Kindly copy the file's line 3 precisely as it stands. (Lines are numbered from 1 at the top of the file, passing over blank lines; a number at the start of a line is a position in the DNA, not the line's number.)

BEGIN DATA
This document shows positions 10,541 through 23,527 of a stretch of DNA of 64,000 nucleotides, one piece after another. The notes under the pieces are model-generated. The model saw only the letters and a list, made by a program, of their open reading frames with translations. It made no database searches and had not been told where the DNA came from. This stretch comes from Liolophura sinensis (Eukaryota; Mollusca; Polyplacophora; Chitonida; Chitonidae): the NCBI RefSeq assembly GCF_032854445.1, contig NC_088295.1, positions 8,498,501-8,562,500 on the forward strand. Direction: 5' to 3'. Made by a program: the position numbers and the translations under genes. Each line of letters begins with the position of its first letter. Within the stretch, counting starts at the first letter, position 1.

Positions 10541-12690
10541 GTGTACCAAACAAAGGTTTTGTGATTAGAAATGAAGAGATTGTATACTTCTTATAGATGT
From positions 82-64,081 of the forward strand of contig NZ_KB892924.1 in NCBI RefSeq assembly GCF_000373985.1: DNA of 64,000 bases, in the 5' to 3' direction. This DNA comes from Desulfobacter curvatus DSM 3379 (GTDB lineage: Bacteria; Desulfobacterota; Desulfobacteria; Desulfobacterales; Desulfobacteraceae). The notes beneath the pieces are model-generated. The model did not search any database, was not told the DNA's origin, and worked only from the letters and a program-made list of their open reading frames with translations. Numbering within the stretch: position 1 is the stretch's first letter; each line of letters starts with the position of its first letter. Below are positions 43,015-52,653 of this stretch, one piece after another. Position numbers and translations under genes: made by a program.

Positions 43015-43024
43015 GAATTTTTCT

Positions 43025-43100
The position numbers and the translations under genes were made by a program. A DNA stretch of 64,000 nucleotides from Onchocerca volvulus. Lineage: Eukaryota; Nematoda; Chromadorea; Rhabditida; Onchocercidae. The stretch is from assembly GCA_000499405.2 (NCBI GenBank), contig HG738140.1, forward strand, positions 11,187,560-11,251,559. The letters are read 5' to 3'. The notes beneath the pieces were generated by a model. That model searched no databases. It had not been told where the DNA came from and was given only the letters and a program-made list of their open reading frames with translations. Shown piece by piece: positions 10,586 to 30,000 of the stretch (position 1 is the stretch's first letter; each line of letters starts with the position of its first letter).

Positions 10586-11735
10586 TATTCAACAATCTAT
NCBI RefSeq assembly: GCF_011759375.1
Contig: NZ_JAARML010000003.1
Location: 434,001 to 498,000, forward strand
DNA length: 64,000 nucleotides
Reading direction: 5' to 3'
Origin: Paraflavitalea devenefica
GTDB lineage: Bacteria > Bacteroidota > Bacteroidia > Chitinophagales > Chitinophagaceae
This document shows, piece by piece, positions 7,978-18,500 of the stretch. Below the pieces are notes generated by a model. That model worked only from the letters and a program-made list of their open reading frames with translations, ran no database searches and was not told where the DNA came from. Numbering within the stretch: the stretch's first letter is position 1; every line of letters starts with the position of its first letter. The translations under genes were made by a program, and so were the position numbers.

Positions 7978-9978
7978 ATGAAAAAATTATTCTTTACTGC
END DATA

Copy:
10541 GTGTACCAAACAAAGGTTTTGTGATTAGAAATGAAGAGATTGTATACTTCTTATAGATGT